• FreeAdvice has a new Terms of Service and Privacy Policy, effective May 25, 2018.
    By continuing to use this site, you are consenting to our Terms of Service and use of cookies.

How should I write off my laptop purchase expense?

Accident - Bankruptcy - Criminal Law / DUI - Business - Consumer - Employment - Family - Immigration - Real Estate - Tax - Traffic - Wills   Please click a topic or scroll down for more.

jmt111

Junior Member
New Jersey

I am en employee of a company and also run a home business on the side. I purchased a laptop that I use for both my employment and my home business. I have not been reimbursed the cost of the laptop. Would it be better to deduct the cost of the laptop from the salary I receive from my employer as a work-related expense or from the profits of my home business? Or is the net effect the same?
 


FlyingRon

Senior Member
The results are certainly not the same and you can't just do one or the other.

First, as an employee, you can't just take work expenses "off your income." Even in prior years, you had to take it as a miscellaneous itemized deduction. In 2018, that deduction is GONE. You buy something for work, you best get them to pay for it, because you can't deduct it.

Second, for your home business, you can only deduct the computer to the extent that it is used for that home business use. If you share it between the two businesses, you need to apportion the part used for the home business. I suspect a laptop is cheap enough (well under $2500) that you can expense it. Otherwise, it would need to be depreciated instead. Note, you don't deduct it from the "profits." The "profits" are what is remaining after you deduct the expense (i.e., what you are taxed on). You deduct it from your gross receipts (on the sched C typically).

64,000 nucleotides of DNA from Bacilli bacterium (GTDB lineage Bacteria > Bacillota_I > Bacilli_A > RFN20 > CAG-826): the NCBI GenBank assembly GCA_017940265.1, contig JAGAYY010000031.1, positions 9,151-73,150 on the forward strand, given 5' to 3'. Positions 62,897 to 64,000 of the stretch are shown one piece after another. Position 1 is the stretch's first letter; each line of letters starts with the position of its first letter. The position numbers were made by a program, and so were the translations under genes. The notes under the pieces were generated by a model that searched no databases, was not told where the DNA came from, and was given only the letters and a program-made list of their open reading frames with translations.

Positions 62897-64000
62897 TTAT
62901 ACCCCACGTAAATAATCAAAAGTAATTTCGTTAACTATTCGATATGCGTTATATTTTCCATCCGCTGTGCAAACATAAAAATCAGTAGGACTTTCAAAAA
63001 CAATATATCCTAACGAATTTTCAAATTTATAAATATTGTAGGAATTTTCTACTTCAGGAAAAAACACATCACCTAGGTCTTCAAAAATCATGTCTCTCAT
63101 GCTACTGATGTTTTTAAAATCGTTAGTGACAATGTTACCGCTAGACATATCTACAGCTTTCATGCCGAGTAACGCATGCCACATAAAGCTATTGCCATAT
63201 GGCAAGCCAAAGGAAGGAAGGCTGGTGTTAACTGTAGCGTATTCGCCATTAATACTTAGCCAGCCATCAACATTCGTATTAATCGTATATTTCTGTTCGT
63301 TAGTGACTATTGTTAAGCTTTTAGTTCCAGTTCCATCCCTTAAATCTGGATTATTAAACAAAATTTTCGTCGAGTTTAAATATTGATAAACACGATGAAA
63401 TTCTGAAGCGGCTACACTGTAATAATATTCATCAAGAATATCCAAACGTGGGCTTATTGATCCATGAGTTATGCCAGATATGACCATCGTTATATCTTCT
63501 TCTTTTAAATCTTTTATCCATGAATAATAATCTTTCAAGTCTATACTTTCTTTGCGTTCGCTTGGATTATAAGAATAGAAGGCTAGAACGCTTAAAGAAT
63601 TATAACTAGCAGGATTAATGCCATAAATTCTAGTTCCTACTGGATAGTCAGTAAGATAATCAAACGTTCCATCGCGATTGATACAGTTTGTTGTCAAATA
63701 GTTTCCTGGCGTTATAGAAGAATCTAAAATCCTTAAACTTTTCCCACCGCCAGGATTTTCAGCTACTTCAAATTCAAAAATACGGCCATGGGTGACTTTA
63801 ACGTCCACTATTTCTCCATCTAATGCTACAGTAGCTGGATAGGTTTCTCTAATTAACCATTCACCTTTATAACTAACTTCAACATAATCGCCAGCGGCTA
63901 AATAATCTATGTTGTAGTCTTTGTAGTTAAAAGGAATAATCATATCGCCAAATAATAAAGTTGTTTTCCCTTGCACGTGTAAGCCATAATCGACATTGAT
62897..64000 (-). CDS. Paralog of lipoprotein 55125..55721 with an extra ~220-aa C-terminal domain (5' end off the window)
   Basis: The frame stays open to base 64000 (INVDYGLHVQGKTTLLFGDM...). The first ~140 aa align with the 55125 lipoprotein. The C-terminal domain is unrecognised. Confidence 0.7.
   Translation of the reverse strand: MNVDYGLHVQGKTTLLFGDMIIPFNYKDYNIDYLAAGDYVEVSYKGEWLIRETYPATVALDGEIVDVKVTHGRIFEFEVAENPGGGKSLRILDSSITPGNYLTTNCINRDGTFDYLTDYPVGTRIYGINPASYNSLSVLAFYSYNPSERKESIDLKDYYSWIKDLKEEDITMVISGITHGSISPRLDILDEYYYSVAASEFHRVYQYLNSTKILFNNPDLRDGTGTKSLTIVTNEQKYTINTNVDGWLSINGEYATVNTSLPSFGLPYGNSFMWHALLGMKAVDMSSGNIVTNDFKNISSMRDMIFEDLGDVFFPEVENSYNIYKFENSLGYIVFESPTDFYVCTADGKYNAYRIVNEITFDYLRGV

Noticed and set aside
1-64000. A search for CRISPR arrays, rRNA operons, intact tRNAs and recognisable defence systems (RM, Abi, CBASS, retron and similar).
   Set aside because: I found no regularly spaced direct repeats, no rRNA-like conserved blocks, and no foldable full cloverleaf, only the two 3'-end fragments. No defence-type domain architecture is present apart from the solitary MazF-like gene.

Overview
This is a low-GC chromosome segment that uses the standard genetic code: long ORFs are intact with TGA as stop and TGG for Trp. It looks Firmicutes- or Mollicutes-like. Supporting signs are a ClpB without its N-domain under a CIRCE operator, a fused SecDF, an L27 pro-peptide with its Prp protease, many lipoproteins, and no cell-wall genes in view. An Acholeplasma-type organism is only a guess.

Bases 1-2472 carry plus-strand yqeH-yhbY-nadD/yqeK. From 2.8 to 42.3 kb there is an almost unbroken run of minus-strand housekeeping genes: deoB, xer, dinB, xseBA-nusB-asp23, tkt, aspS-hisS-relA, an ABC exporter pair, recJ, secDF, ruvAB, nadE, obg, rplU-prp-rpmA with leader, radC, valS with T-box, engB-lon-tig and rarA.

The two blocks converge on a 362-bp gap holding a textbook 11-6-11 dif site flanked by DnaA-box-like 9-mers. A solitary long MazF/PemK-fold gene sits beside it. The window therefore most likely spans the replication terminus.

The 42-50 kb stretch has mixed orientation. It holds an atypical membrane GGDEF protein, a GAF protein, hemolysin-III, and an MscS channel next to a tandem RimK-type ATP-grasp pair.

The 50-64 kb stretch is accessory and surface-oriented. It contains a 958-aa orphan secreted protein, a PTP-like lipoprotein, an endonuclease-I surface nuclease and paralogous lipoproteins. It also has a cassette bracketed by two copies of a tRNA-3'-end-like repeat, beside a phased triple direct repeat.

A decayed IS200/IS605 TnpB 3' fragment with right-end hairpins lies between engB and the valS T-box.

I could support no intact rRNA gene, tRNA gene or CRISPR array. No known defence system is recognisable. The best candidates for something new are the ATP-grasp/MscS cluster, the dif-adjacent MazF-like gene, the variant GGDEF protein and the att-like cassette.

davew9128

Junior Member
Are you saying that the QBI deduction eliminates business expenses on Schedule C? Please explain.
No I'm saying expensing something as de minimis rather than capitalizing and depreciating/Section 179 expensing removes the asset from QBAI for taxpayers who use that part of the calculation for QBI.
 

jmt111

Junior Member
First, as an employee, you can't just take work expenses "off your income." Even in prior years, you had to take it as a miscellaneous itemized deduction. In 2018, that deduction is GONE. You buy something for work, you best get them to pay for it, because you can't deduct it.
In the past, I believe I was able to deduct unreimbursed employee expenses and tax preparation fees, subject to a “2% limit” based on their total minus 2% of my AGI. Is this no longer a below-the line deduction for individuals who itemize their deductions?
 

davew9128

Junior Member
In the past, I believe I was able to deduct unreimbursed employee expenses and tax preparation fees, subject to a “2% limit” based on their total minus 2% of my AGI. Is this no longer a below-the line deduction for individuals who itemize their deductions?
It was removed from the law until at least 2025.